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Basic Sentiment Analysis in R    sentiments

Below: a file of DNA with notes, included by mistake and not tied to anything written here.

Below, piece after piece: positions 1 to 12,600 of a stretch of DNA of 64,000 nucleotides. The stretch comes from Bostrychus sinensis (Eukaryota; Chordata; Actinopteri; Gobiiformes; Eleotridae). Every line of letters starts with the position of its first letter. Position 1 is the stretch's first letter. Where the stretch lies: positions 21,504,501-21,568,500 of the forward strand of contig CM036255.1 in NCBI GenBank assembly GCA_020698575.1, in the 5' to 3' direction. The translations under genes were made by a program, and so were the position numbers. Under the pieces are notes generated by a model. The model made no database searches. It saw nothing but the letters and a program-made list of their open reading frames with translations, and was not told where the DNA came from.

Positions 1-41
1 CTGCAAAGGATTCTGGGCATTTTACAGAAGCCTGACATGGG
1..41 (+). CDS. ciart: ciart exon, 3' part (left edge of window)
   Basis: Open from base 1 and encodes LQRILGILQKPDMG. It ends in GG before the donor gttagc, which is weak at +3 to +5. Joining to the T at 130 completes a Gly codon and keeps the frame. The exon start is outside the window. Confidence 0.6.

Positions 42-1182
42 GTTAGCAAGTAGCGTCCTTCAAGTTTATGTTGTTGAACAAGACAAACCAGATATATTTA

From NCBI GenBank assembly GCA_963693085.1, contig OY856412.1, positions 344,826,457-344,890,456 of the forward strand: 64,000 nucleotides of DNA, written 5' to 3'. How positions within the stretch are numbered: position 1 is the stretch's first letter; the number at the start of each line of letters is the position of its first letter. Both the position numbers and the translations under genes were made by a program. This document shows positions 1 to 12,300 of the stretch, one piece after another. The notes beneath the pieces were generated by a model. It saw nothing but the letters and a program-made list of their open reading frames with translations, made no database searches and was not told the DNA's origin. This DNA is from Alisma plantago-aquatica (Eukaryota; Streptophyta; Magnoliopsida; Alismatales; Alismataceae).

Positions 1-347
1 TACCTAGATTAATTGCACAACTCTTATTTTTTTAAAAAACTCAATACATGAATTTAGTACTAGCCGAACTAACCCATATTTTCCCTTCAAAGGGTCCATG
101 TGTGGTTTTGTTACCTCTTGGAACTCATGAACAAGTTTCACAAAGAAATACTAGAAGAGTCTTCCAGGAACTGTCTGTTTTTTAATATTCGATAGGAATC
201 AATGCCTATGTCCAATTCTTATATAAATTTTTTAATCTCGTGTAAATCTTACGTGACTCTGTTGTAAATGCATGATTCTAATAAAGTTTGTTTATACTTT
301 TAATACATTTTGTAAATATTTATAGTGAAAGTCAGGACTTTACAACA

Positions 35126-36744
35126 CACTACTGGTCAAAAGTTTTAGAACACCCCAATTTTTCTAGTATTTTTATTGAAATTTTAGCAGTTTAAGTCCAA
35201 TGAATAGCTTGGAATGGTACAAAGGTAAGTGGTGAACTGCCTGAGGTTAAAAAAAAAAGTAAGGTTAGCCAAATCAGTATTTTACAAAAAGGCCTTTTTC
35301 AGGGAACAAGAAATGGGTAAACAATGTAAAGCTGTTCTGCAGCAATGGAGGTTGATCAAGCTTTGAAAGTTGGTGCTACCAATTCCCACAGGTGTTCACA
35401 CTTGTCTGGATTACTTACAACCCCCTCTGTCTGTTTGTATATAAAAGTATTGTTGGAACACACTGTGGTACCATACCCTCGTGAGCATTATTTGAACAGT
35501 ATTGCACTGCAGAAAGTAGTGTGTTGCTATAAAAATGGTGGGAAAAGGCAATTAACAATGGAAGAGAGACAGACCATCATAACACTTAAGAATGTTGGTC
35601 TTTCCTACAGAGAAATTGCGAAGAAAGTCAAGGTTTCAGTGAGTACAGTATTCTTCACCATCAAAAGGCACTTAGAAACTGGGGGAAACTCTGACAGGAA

Breen's ApproachOne option to perform sentiment analysis in R is by following what I call the Breen's approach named after Jeffrey Breen's seminal elucidating slides on twitter sentiment analysis with Rhttp://jeffreybreen.wordpress.com/2011/07/04/twitter-text-mining-r-slides/The general idea is to calculate a sentiment score for each tweet so we can knowhow positive or negative is the posted message.There are different ways to calculate such scores, and you can even create your own formula.We'll use a very simple yet useful approach to define our score formula          Score  =  Number of positive words  -  Number of negative wordsIf Score > 0, this means that the sentence has an overall 'positive opinion'If Score < 0, this means that the sentence has an overall 'negative opinion'If Score = 0, then the sentence is considered to be a 'neutral opinion'In order to count the number of positive and negative words, we need a very important ingredient:an opinion lexicon in english, which fortunately it is provided by Hu and Liu and it can be accessed from: http://www.cs.uic.edu/~liub/FBS/sentiment-analysis.htmlMinqing Hu and Bing Liu. "Mining and Summarizing Customer Reviews." Proceedings of the ACM SIGKDD International Conference on Knowledge Discovery and Data Mining (KDD-2004), Aug 22-25, 2004, Seattle, Washington, USA, Bing Liu, Minqing Hu and Junsheng Cheng. "Opinion Observer: Analyzing and Comparing Opinions on the Web." Proceedings of the 14th International World Wide Web conference (WWW-2005), May 10-14, 2005, Chiba, Japan.You can download the text files containing the positive and negative words:positive_words.txtnegative_words.txtAnother important ingredient, shared by Jeff Breen, is the very handy function to calculate score sentiments: check Breen's github repo on sentiment analysis for more details.Example: Mood and DrinkingLet me show you a simple example of some of the things we can do with sentiment analysis.Research Question: What's the mood associated with tweets containing some kind of drink? More specifically, what's the mood associated to drinks such as wine, beer, coffee and soda? Step 1: Load necessary packages`library(twitteR)``library(plyr)``library(stringr)`Step 2: Define function score.sentiment`# function score.sentiment``score.sentiment = function(sentences, pos.words, neg.words, .progress='none')``{``   # Parameters``   # sentences: vector of text to score``   # pos.words: vector of words of postive sentiment``   # neg.words: vector of words of negative sentiment``   # .progress: passed to laply() to control of progress bar``   # create simple array of scores with laply``   scores = laply(sentences,``   function(sentence, pos.words, neg.words)``   {``      # remove punctuation``      sentence = gsub("[[:punct:]]", "", sentence)``      # remove control characters``      sentence = gsub("[[:cntrl:]]", "", sentence)``      # remove digits?``      sentence = gsub('\\d+', '', sentence)``      # define error handling function when trying tolower``      tryTolower = function(x)``      {``         # create missing value``         y = NA``         # tryCatch error``         try_error = tryCatch(tolower(x), error=function(e) e)``         # if not an error``         if (!inherits(try_error, "error"))``         y = tolower(x)``         # result``         return(y)``      }``      # use tryTolower with sapply ``      sentence = sapply(sentence, tryTolower)``      # split sentence into words with str_split (stringr package)``      word.list = str_split(sentence, "\\s+")``      words = unlist(word.list)``      # compare words to the dictionaries of positive & negative terms``      pos.matches = match(words, pos.words)``      neg.matches = match(words, neg.words)``      # get the position of the matched term or NA``      # we just want a TRUE/FALSE``      pos.matches = !is.na(pos.matches)``      neg.matches = !is.na(neg.matches)``      # final score``      score = sum(pos.matches) - sum(neg.matches)``      return(score)``      }, pos.words, neg.words, .progress=.progress )``   # data frame with scores for each sentence``   scores.df = data.frame(text=sentences, score=scores)``   return(scores.df)``}`Step 3: We need to import the files containing the positive and negative words`# import positive and negative words``pos = readLines("positive_words.txt")``neg = readLines("negative_words.txt")`Step 4: Let's harvest tweets talking about wine, beer, coffee, and soda `# tweets with drinks``wine_tweets = searchTwitter("wine", n=500, lang="en")``beer_tweets = searchTwitter("beer", n=500, lang="en")``cofe_tweets = searchTwitter("coffee", n=500, lang="en")``soda_tweets = searchTwitter("soda", n=500, lang="en")``# get text``wine_txt = sapply(wine_tweets, function(x) x\$getText())``beer_txt = sapply(beer_tweets, function(x) x\$getText())``cofe_txt = sapply(cofe_tweets, function(x) x\$getText())``soda_txt = sapply(soda_tweets, function(x) x\$getText())``# how many tweets of each drink``nd = c(length(wine_txt), length(beer_txt), length(cofe_txt), length(soda_txt))``# join texts``drinks = c(wine_txt, beer_txt, cofe_txt, soda_txt) `Step 5: Apply score.sentiment and calculate more results`# apply function score.sentiment``scores = score.sentiment(ari_txt, pos, neg, .progress='text')``# add variables to data frame``scores\$drink = factor(rep(c("wine", "beer", "coffee", "soda"), nd))``scores\$very.pos = as.numeric(scores\$score >= 2)``scores\$very.neg = as.numeric(scores\$score <= -2)``# how many very positives and very negatives``numpos = sum(scores\$very.pos)``numneg = sum(scores\$very.neg)``# global score``global_score = round( 100 * numpos / (numpos + numneg) )`Step 6: Get a boxplot`# colors``cols = c("#7CAE00", "#00BFC4", "#F8766D", "#C77CFF")``names(cols) = c("beer", "coffee", "soda", "wine")``# boxplot``ggplot(scores, aes(x=drink, y=score, group=drink)) +``geom_boxplot(aes(fill=drink)) +``scale_fill_manual(values=cols) +``geom_jitter(colour="gray40",``    position=position_jitter(width=0.2), alpha=0.3) +``opts(title = "Boxplot - Drink's Sentiment Scores")`Step 7: Make some barplotsAs you can tell, wine gets the highest sentiment score, while soda the lowest one`# barplot of average score``meanscore = tapply(scores\$score, scores\$drink, mean)``df = data.frame(drink=names(meanscore), meanscore=meanscore)``df\$drinks <- reorder(df\$drink, df\$meanscore)``ggplot(df, aes(y=meanscore)) +``geom_bar(data=df, aes(x=drinks, fill=drinks)) +``scale_fill_manual(values=cols[order(df\$meanscore)]) +``opts(title = "Average Sentiment Score",``    legend.position = "none")` If we examine the very positive scores, we'll see that wine receives the highest values`# barplot of average very positive``drink_pos = ddply(scores, .(drink), summarise, mean_pos=mean(very.pos))``drink_pos\$drinks <- reorder(drink_pos\$drink, drink_pos\$mean_pos)``ggplot(drink_pos, aes(y=mean_pos)) +``geom_bar(data=drink_pos, aes(x=drinks, fill=drinks)) +``scale_fill_manual(values=cols[order(drink_pos\$mean_pos)]) +``opts(title = "Average Very Positive Sentiment Score",``    legend.position = "none")`Conversely, if we check the very negative scores, soda is the one that has the worst score`# barplot of average very negative``drink_neg = ddply(scores, .(drink), summarise, mean_neg=mean(very.neg))``drink_neg\$drinks <- reorder(drink_neg\$drink, drink_neg\$mean_neg)``ggplot(drink_neg, aes(y=mean_neg)) +``geom_bar(data=drink_neg, aes(x=drinks, fill=drinks)) +``scale_fill_manual(values=cols[order(drink_neg\$mean_neg)]) +``opts(title = "Average Very Negative Sentiment Score",``legend.position = "none")`